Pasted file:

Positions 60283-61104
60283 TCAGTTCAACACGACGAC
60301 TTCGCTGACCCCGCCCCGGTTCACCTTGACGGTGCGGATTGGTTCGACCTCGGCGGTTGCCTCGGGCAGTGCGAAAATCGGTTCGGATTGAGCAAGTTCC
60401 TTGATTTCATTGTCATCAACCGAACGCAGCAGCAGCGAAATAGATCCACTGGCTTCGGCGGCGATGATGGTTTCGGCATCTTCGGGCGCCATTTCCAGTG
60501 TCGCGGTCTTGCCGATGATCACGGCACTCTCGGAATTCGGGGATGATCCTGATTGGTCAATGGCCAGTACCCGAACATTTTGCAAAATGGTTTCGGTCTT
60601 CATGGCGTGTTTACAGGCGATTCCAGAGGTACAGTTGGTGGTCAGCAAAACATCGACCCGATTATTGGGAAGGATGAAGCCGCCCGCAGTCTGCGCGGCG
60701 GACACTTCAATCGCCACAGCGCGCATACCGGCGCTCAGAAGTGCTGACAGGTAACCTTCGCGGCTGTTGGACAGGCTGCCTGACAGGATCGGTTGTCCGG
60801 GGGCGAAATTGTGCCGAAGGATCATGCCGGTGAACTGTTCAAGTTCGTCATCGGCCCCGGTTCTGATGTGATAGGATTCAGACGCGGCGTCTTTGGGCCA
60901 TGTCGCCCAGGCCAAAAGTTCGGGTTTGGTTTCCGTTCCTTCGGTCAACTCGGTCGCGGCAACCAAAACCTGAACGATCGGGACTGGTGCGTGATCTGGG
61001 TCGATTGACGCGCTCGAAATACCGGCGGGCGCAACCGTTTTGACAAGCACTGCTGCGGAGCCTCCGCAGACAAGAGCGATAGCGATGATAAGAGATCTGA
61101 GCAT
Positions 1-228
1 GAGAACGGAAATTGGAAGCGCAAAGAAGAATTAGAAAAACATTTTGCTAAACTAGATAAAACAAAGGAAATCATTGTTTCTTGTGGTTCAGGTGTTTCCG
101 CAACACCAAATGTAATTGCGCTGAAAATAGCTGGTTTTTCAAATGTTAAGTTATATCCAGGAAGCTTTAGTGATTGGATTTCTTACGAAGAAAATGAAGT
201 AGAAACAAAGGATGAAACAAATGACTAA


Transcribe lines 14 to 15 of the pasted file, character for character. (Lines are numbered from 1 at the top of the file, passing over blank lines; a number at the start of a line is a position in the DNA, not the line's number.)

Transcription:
101 CAACACCAAATGTAATTGCGCTGAAAATAGCTGGTTTTTCAAATGTTAAGTTATATCCAGGAAGCTTTAGTGATTGGATTTCTTACGAAGAAAATGAAGT
201 AGAAACAAAGGATGAAACAAATGACTAA